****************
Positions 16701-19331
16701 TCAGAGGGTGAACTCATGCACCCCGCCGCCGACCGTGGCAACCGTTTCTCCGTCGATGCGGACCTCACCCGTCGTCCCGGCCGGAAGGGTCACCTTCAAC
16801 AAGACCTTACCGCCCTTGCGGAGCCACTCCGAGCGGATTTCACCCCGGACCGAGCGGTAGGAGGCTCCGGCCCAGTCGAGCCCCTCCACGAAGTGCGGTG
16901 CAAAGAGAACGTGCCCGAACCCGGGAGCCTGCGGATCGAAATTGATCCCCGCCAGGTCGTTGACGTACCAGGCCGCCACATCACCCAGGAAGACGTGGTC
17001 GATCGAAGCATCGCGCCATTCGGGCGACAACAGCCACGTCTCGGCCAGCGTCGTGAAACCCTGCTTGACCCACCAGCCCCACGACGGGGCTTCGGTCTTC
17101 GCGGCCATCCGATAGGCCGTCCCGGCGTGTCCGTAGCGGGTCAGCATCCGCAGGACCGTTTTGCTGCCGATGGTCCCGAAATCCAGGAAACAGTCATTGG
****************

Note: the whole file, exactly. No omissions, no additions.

Positions 16701-19331
16701 TCAGAGGGTGAACTCATGCACCCCGCCGCCGACCGTGGCAACCGTTTCTCCGTCGATGCGGACCTCACCCGTCGTCCCGGCCGGAAGGGTCACCTTCAAC
16801 AAGACCTTACCGCCCTTGCGGAGCCACTCCGAGCGGATTTCACCCCGGACCGAGCGGTAGGAGGCTCCGGCCCAGTCGAGCCCCTCCACGAAGTGCGGTG
16901 CAAAGAGAACGTGCCCGAACCCGGGAGCCTGCGGATCGAAATTGATCCCCGCCAGGTCGTTGACGTACCAGGCCGCCACATCACCCAGGAAGACGTGGTC
17001 GATCGAAGCATCGCGCCATTCGGGCGACAACAGCCACGTCTCGGCCAGCGTCGTGAAACCCTGCTTGACCCACCAGCCCCACGACGGGGCTTCGGTCTTC
17101 GCGGCCATCCGATAGGCCGTCCCGGCGTGTCCGTAGCGGGTCAGCATCCGCAGGACCGTTTTGCTGCCGATGGTCCCGAAATCCAGGAAACAGTCATTGG